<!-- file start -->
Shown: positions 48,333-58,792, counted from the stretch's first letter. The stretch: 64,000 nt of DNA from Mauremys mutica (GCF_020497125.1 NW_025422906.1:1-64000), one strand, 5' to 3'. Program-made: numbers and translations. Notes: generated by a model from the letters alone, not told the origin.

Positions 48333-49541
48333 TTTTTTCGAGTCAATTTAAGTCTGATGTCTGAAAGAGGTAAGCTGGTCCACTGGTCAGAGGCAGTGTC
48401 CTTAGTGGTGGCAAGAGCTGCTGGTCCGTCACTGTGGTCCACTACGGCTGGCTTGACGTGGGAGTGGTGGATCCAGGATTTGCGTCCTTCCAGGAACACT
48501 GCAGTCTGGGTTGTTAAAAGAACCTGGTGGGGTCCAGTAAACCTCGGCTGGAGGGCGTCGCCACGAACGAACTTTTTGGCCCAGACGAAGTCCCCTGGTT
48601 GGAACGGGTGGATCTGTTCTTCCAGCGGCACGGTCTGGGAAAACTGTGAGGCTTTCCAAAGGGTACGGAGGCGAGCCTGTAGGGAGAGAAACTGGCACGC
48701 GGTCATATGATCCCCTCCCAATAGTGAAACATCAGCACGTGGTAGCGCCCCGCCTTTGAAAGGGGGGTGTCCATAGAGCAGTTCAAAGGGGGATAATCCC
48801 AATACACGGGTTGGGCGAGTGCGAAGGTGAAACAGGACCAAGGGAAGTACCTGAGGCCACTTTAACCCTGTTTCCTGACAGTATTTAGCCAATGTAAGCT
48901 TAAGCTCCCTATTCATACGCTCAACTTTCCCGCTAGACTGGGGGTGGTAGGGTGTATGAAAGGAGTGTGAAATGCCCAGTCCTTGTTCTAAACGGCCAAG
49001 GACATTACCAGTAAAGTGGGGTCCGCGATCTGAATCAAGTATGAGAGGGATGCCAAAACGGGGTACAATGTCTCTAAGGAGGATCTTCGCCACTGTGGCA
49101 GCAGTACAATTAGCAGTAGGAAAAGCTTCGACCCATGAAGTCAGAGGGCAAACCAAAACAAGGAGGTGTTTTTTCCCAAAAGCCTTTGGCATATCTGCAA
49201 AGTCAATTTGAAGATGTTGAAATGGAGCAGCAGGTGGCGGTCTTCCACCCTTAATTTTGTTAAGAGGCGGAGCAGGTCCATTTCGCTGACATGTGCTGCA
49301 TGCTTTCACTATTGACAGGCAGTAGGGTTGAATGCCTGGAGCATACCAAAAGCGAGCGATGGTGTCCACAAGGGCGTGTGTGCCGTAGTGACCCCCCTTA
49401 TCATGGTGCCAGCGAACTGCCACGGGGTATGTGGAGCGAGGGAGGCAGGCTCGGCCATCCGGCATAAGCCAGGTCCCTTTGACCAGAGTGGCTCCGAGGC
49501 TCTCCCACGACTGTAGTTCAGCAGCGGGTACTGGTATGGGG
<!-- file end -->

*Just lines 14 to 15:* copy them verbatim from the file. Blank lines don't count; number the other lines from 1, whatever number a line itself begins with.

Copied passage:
49401 TCATGGTGCCAGCGAACTGCCACGGGGTATGTGGAGCGAGGGAGGCAGGCTCGGCCATCCGGCATAAGCCAGGTCCCTTTGACCAGAGTGGCTCCGAGGC
49501 TCTCCCACGACTGTAGTTCAGCAGCGGGTACTGGTATGGGG